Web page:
The LA Times reports Wind turbines could more than meet U.S. electricity needs. According to the U.S. Department of Interior, “wind turbines off U.S. coastlines could potentially supply more than enough electricity to meet the nation’s current demand”.
Simply harnessing the wind in relatively shallow waters — the most accessible and technically feasible sites for offshore turbines — could produce at least 20% of the power demand for most coastal states, Interior Secretary Ken Salazar said, unveiling a report by the Minerals Management Service that details the potential for oil, gas and renewable development on the outer continental shelf.
The biggest wind potential lies off the nation’s Atlantic coast, which the Interior report estimates could produce 1,000 gigawatts of electricity — enough to meet a quarter of the national demand.
The report also notes large potential in the Pacific, including off the California coast, but said the area presented technical challenges.
An executive summary of the report is available.
The Washington Post reports the Unemployment rate jumps to 8.5 percent in March. The umployment rate rose from 8.1 to 8.5 percent last month. Employers destroyed “663,000 jobs in March, the fourth straight month in which job losses have topped 600,000, according to Labor Department data. A total of 5.1 million jobs have been lost since the recession began in December 2007, and more than 13 million people are unemployed.”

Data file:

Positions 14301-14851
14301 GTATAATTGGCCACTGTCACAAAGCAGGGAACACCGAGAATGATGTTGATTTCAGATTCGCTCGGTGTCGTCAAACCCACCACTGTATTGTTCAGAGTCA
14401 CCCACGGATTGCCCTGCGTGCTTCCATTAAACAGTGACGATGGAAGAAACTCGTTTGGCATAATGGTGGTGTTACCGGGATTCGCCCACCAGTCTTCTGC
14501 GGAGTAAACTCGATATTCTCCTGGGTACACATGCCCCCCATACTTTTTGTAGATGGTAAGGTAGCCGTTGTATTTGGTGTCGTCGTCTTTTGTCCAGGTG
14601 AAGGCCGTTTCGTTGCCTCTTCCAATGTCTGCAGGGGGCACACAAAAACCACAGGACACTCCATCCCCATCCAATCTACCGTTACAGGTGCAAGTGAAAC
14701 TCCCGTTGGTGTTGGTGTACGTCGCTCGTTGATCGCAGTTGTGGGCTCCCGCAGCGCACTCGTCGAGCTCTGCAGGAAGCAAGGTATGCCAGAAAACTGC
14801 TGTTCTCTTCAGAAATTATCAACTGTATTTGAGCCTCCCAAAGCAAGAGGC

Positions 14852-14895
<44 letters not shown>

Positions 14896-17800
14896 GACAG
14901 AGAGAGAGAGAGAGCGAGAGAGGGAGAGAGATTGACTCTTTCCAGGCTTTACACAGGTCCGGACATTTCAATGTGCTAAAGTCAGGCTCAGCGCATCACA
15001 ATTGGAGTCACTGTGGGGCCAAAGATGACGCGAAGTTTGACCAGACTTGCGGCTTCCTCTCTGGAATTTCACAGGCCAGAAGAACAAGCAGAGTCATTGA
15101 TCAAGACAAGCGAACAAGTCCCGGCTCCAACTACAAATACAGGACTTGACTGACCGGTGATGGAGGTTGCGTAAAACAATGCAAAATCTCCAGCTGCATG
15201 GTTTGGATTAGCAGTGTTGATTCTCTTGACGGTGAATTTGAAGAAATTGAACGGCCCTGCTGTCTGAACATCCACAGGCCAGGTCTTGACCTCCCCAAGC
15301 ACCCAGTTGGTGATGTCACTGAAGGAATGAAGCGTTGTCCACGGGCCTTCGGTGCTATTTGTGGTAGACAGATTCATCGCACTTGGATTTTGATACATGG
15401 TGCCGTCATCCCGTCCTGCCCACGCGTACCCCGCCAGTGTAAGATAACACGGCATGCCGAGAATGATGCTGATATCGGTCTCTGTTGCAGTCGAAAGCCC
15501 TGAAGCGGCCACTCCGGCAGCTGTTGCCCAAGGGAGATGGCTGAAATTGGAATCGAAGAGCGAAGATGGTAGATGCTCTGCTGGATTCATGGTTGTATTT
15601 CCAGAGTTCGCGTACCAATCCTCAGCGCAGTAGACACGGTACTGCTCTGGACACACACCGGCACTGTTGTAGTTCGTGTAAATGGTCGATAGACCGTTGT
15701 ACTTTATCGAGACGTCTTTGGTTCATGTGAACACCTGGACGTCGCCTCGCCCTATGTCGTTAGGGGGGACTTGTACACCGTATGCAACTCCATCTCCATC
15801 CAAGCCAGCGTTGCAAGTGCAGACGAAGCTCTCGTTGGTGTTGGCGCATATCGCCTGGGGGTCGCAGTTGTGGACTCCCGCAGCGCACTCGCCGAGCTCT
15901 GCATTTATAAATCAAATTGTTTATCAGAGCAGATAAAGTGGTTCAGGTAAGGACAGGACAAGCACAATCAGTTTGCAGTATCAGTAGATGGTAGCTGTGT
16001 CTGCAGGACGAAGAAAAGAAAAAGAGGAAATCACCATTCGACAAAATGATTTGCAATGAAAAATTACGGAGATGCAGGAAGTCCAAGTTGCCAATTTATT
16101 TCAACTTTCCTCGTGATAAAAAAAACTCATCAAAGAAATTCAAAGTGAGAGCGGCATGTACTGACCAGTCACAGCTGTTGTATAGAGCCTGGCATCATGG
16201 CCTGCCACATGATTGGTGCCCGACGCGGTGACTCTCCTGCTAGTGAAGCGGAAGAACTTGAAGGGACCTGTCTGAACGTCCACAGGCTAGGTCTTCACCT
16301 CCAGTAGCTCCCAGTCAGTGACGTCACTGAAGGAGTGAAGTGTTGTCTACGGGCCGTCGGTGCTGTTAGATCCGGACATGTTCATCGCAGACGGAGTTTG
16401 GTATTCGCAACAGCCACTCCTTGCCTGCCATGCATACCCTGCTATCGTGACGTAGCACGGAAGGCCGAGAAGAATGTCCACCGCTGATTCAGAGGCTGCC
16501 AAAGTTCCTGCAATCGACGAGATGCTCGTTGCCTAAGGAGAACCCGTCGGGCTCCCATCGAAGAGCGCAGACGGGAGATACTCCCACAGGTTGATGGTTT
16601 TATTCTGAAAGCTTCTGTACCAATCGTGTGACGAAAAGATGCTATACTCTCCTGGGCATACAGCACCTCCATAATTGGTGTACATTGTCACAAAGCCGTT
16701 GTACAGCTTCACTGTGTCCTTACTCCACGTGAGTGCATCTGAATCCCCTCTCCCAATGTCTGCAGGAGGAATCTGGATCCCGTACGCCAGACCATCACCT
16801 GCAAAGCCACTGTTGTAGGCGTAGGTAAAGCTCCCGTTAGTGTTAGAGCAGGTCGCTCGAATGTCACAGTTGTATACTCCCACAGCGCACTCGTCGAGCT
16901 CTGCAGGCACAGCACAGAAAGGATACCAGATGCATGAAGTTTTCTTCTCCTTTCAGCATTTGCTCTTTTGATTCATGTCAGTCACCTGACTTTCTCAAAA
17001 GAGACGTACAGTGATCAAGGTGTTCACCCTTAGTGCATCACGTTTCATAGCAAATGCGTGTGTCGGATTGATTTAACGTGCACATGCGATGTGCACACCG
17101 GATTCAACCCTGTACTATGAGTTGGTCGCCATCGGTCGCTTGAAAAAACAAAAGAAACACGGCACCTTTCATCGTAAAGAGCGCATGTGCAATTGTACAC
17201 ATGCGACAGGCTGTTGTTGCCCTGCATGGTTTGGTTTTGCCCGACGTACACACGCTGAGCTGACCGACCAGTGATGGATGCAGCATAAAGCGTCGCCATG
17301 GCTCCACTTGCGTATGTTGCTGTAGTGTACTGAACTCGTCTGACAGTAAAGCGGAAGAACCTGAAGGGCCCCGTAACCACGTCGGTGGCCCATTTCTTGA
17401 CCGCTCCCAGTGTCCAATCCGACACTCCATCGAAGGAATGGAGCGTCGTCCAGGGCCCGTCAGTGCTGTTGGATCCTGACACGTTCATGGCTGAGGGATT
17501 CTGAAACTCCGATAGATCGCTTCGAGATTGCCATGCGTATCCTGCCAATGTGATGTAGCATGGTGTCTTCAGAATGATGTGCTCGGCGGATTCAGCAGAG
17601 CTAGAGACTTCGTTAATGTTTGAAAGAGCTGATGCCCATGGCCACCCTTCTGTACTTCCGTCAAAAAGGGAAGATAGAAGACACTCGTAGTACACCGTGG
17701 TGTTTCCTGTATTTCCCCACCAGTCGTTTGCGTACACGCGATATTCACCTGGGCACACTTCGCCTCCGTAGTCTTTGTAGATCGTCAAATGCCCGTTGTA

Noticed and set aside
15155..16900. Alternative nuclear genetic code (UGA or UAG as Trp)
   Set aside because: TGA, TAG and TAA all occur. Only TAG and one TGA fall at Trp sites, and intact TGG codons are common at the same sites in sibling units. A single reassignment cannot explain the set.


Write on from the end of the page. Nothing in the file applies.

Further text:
The U-6 Alternative measures of labor underutilization has March 2009 unemployment at a not seasonally adjusted 16.2 percent. Up from percent from 16 percent in February.
According to the NY Times the 8.5 percent unemployment is the “highest level since 1983“.
The severity and breadth of the job losses – which afflicted nearly every industry outside of education and health care – prompted economists to conclude that an agonizing plunge in employment prospects was still unfolding, with no clear turnaround in sight.
“It’s really just about as bad as can be imagined,” said Dean Baker, a director of the Center for Economic and Policy Research in Washington. “There’s just no way we’re anywhere near a bottom. We’ll be really lucky if we stop losing jobs by the end of the year.”
I dunno… I can imagine worse, a lot worse. This guy isn’t even trying.
Four at Four continues with Iraqis formerly on the American payroll now fighting the U.S. (again) and Iowa Supreme Court same-sex marriage ruling.